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Isthmus or -os , i, m., = Ἰσθμός,
I.a strip of land between two seas, an isthmus, Mel. 1, 18; 2, 2.—
B. Esp., the Isthmus of Corinth, where the Isthmian games were celebrated, Caes. B. C. 3, 55, 2; Liv. 45, 28, 2 sq.; Plin. 4, 1, 5, § 12; Cic. Fat. 4, 7; Suet. Ner. 19; Mel. 2, 3; Ov. M. 7, 406. —
C. Transf., poet., a strait, viz., the Dardanelles, Prop. 3, 21, 1 (4, 22, 2).—
II. Derivv.
A. Isthmĭus , a, um, adj., = Ἴσθμιος, of or belonging to the Isthmus, Isthmian: “ludi,Liv. 33, 32: “labor,Hor. C. 4, 3, 3: Dione, i. e. Venus, who had a temple at Corinth, Stat. S. 2, 7, 2.—Esp. freq. subst.: Isthmĭa , ōrum, n., = τὰ Ἴσθμια, the Isthmian games, celebrated every five years at the Isthmus of Corinth, the victors in which received a pine garland, Liv. 33, 32; Curt. 4, 5, 8; cf. Plin. 15, 10, 9, § 36.—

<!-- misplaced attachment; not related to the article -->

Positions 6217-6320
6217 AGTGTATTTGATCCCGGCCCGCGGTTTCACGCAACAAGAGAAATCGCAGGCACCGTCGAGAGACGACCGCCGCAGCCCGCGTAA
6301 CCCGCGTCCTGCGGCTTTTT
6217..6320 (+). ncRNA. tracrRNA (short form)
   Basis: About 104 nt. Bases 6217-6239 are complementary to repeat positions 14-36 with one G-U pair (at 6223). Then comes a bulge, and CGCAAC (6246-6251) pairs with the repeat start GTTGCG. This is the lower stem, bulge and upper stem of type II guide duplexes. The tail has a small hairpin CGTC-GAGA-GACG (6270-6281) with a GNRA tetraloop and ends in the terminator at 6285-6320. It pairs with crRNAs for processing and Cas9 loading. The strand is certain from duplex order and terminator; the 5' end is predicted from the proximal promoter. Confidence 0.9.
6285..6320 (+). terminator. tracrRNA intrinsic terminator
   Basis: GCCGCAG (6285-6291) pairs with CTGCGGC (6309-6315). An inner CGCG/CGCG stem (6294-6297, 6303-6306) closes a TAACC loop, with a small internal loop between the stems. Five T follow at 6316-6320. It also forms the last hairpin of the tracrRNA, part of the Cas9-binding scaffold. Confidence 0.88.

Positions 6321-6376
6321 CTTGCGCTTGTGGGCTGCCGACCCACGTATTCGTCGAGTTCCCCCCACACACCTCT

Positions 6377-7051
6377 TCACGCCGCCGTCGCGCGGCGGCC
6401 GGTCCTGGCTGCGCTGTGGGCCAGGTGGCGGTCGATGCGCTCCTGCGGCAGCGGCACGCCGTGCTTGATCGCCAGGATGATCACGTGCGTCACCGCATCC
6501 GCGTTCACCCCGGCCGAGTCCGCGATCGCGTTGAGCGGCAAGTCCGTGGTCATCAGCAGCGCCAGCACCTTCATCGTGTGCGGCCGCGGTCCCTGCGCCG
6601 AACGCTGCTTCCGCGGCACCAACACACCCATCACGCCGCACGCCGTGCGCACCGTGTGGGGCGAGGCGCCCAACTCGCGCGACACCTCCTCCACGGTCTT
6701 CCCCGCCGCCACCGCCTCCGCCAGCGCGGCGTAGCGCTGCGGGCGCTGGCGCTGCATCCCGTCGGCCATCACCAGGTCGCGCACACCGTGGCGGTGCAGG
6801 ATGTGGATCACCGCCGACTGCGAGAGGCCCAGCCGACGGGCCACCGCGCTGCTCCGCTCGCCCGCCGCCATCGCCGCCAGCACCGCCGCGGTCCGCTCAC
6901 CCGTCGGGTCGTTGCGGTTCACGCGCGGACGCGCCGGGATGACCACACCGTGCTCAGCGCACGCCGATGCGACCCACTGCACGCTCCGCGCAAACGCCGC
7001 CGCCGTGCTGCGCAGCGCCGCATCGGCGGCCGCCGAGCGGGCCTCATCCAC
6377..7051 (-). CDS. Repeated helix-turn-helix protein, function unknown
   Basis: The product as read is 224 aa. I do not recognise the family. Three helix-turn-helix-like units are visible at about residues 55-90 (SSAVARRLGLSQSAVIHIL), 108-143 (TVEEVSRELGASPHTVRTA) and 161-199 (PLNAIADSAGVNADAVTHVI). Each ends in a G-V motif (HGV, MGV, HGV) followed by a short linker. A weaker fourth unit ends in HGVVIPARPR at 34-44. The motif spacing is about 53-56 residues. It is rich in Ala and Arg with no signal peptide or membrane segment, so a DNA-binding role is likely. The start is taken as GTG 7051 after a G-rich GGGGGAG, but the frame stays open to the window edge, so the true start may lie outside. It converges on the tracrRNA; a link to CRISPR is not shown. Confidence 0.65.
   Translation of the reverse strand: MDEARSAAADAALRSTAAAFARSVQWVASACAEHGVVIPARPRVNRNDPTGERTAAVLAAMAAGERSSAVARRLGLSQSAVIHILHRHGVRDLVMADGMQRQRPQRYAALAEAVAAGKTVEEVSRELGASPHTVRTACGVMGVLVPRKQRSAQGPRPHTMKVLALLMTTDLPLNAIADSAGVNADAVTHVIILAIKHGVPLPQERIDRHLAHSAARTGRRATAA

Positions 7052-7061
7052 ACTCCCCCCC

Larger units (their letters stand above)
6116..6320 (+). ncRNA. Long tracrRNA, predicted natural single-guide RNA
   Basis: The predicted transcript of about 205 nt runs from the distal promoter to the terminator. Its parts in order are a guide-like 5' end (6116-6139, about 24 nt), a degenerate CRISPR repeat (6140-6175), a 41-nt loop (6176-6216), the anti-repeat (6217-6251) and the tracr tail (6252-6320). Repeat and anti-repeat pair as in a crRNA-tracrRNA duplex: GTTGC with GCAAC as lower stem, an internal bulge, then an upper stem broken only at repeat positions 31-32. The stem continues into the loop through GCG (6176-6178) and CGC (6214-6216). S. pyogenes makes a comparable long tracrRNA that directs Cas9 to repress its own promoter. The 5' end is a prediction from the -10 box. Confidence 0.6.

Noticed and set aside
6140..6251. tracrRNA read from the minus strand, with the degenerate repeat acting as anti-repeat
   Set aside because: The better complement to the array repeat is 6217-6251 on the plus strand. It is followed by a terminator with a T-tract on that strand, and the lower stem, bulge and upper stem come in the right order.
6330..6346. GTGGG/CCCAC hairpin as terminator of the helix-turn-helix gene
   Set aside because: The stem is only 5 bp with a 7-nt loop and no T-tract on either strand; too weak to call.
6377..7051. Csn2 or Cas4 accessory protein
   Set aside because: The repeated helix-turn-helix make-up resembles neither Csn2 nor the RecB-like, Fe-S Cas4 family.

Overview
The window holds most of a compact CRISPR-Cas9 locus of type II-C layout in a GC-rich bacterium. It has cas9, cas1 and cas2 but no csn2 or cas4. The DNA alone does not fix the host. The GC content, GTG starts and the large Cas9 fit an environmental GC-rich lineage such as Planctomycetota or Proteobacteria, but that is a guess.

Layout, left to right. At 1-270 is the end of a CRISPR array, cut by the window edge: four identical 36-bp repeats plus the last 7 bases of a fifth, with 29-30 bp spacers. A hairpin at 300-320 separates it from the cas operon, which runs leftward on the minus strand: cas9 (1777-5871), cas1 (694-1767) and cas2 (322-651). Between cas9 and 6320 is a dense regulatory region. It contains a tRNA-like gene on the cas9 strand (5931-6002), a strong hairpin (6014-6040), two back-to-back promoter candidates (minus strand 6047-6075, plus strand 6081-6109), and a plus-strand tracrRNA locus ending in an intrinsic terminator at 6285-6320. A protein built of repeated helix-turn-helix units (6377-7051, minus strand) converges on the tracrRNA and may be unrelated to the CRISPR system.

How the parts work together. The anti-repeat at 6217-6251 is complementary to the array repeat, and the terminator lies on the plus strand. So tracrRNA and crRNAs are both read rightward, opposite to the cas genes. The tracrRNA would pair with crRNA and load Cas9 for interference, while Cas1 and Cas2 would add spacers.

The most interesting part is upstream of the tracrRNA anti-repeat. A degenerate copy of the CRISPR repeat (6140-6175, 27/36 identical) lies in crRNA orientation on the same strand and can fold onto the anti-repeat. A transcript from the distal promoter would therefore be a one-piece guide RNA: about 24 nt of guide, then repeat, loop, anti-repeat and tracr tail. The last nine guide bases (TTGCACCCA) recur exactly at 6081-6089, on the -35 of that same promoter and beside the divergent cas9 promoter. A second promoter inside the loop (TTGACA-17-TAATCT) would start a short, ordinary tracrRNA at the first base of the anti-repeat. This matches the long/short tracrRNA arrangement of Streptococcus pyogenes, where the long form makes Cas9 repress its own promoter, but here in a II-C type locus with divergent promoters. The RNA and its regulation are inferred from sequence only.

B. Isthmĭăcus (Isth-mĭcus ), a, um, adj., of or belonging to the Isthmus, Isthmian: “harena,Stat. Th. 6, 557: “litus,Claud. IV. Cons. Hon. 463: coloni, i. e. Syracusans (as a colony of Corinth), Sil. 14, 341; cf. “favillae,Stat. S. 2, 2, 68.—Form Isthmicus, Mel. 2, 3; Val. Max. 4, 8, 5.
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